The Volokh Conspiracy

Mostly law professors | Sometimes contrarian | Often libertarian | Always independent

Supreme Court

Presidential Immunity As a Question of Executive Power

There is no textual basis for "immunity" as such, but there are structural reasons why some degree of insulation is inevitable.


Justice Barrett's concurring opinion in Trump v. United States is more satisfying than the majority on several counts. On the issues upon which Barrett and the Court's majority disagree, she has the better of the argument.

Given the lack of any explicit textual basis for presidential immunity, I also believe her formulation of how to think about presidential "immunity" as a consequence of the nature of executive power to be more helpful than that offered by the majority (though, to be fair, prior Court decisions had relied upon a more traditional immunity formulation).

In short, Barrett explains that if there are some exercises of executive power that are beyond Congress's reach (other than through impeachment), then those exercises of executive power cannot be criminalized. From her opinion:

the Constitution prohibits Congress from criminalizing a President's exercise of core Article II powers and closely related conduct. . . . The Court describes the President's  constitutional protection from certain prosecutions as an "immunity." As I see it, that term is shorthand for two propositions: The President can challenge the constitutionality of a criminal statute as applied to official acts alleged in the indictment, and he can obtain interlocutory review of the trial court's ruling.

There appears to be substantial agreement on the first point. Like the Court, the dissenting Justices and the Special Counsel all accept that some prosecutions of a President's official conduct may be unconstitutional. . . . As for interlocutory review, our precedent recognizes that resolving certain legal issues before trial is necessary to safeguard important constitutional interests—here, Executive Branch independence on matters that Article II assigns to the President's discretion.

Properly conceived, the President's constitutional protection from prosecution is narrow. The Court leaves open the President for any official conduct, instructing the lower courts to address that question in the first instance. . . . I would have answered it now. Though I agree that a President cannot be held criminally liable for conduct within his "conclusive and preclusive" authority and closely related acts, . . . the Constitution does not vest every exercise of executive power in the President's sole discretion, Youngstown Sheet & Tube Co. v. Sawyer, 343 U. S. 579, 637 (1952) (Jackson, J., concurring). Congress has concurrent authority over many Government functions, and it may sometimes use that authority to regulate the President's official conduct, including by criminal statute. Article II poses no barrier to prosecution in such cases.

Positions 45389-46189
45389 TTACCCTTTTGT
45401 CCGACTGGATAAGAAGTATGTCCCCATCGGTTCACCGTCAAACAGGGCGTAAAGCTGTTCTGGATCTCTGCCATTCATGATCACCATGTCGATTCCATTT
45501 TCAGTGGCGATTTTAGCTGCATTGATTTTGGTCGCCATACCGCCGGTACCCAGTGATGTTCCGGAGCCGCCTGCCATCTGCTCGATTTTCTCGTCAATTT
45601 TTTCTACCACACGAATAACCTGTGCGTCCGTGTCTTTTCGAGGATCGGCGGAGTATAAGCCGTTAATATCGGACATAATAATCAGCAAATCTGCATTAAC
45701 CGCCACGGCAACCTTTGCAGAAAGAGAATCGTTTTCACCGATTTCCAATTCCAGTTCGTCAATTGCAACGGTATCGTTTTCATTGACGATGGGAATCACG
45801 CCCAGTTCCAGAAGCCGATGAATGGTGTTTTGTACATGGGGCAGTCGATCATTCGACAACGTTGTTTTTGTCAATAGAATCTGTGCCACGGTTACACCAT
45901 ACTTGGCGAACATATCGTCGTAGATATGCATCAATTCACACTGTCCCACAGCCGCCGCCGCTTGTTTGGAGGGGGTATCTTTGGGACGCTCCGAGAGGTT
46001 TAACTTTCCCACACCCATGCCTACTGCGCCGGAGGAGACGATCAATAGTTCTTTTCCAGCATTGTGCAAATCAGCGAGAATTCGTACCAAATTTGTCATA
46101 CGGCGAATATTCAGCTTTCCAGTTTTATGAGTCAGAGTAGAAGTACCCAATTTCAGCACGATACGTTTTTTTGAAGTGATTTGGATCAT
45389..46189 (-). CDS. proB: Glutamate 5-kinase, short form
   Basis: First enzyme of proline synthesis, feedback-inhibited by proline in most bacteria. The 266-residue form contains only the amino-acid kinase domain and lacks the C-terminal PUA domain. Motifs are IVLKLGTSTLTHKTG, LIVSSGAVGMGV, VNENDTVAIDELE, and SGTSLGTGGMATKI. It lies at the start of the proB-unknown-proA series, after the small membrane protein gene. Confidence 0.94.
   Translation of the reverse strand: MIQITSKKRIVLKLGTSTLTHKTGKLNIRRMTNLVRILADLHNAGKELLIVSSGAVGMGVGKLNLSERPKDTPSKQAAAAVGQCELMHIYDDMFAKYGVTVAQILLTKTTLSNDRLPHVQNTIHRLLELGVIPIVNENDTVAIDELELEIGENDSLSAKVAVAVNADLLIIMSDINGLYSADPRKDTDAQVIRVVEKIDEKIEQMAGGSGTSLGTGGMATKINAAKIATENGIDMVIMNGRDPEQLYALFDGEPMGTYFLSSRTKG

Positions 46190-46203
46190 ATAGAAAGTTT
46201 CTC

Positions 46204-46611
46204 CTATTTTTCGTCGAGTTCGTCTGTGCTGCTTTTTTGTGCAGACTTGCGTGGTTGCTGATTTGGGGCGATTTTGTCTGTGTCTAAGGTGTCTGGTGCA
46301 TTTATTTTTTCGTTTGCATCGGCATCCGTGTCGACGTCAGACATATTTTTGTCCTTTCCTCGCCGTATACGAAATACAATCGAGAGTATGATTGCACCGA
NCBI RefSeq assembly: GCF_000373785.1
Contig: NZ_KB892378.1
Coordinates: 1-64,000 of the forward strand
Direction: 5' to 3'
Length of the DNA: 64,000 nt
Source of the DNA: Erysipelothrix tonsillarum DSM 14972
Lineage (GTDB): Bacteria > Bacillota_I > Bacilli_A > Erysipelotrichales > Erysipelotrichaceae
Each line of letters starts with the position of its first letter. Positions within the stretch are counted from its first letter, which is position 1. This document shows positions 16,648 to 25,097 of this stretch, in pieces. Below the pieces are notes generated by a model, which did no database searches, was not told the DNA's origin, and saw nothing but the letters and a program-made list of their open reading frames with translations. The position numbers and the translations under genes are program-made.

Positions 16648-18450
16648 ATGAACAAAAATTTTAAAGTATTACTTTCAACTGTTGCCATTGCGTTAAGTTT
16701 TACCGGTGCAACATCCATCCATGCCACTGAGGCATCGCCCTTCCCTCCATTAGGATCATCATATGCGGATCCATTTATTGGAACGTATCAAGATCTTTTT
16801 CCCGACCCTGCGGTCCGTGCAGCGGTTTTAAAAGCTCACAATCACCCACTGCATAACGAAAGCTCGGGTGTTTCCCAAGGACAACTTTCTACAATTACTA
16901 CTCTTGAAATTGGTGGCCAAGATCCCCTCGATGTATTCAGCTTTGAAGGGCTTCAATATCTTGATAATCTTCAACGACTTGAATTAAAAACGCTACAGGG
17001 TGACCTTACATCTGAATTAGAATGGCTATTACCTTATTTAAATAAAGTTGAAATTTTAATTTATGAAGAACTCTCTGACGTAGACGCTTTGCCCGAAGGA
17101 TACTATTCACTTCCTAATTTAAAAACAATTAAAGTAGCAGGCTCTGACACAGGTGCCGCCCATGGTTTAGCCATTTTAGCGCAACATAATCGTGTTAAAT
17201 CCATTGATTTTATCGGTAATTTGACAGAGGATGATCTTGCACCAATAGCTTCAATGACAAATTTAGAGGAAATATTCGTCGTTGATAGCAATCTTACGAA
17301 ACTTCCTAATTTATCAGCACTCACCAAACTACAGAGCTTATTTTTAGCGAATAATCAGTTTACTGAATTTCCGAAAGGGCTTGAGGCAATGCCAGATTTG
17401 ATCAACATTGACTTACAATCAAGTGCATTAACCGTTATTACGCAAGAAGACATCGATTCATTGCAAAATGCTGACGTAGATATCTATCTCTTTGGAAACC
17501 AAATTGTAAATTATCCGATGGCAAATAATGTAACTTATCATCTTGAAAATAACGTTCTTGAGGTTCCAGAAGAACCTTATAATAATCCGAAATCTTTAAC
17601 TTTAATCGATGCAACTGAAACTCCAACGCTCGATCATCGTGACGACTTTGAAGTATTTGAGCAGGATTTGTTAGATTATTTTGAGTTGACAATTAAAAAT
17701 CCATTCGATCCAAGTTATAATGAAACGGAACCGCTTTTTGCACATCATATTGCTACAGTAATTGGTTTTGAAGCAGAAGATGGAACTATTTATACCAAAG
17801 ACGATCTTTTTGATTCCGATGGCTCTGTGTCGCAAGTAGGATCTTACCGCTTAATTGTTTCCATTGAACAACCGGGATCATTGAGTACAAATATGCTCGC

I would thus assess the validity of criminal charges predicated on most official acts—i.e., those falling outside of the President's core executive power—in two steps. The first question is whether the relevant criminal statute reaches the President's official conduct. Not every broadly worded statute does. For example, §956 covers conspiracy to murder in a foreign country and does not expressly exclude the President's decision to, say, order a hostage rescue mission abroad. 18 U. S. C. §956(a). The underlying murder statute, however, covers only "unlawful" killings. §1111. The Office of Legal Counsel has interpreted that phrase to reflect a public-authority exception for official acts involving the military and law enforcement. Memorandum from D. Barron, Acting Assistant Atty. Gen., to E. Holder, Atty. Gen., Re: Applicability of Federal Criminal Laws and the Constitution to Contemplated Lethal Operations Against Shaykh Anwar al-Aulaqi 12–19 (July 16, 2010); . . . I express no view about the merits of that interpretation, but it shows that the threshold question of statutory interpretation is a nontrivial step. . . .

This two-step analysis—considering first whether the statute applies and then whether its application to the particular facts is constitutional—is similar to the approach that the Special Counsel presses in this Court. . . . It is also our usual approach to considering the validity of statutes in situations raising a constitutional question. See, e.g., Seila Law LLC v. Consumer Financial Protection Bureau, 591 U. S. 197, 213, 229 (2020). An important difference in this context is that the President is entitled to an interlocutory appeal of the trial court's ruling. . . . A criminal defendant in federal court normally must wait until after trial to seek review of the trial court's refusal to dismiss charges. . . . But where trial itself threatens certain constitutional interests, we have treated the trial court's resolution of the issue as a "final decision" for purposes of appellate jurisdiction. . . .

Her opinion concludes:

The Constitution does not insulate Presidents from criminal liability for official acts. But any statute regulating the exercise of executive power is subject to a constitutional challenge. . . . A criminal statute is no exception. Thus, a President facing prosecution may challenge the constitutionality of a criminal statute as applied to official acts alleged in the indictment. If that challenge fails, however, he must stand trial.

I would have preferred it had the Chief Justice followed Justice Barrett's lead (and had it agreed with her on the evidentiary question addressed in part III-C of the majority opinion), but that was not to be. I suspect the Chief was working hard to hold a majority together, but was unable to make concessions to Barrett while keeping the other conservatives aboard, and if there was no prospect of building a clear majority to his left, the Chief wrote the opinion that could hold five votes throughout.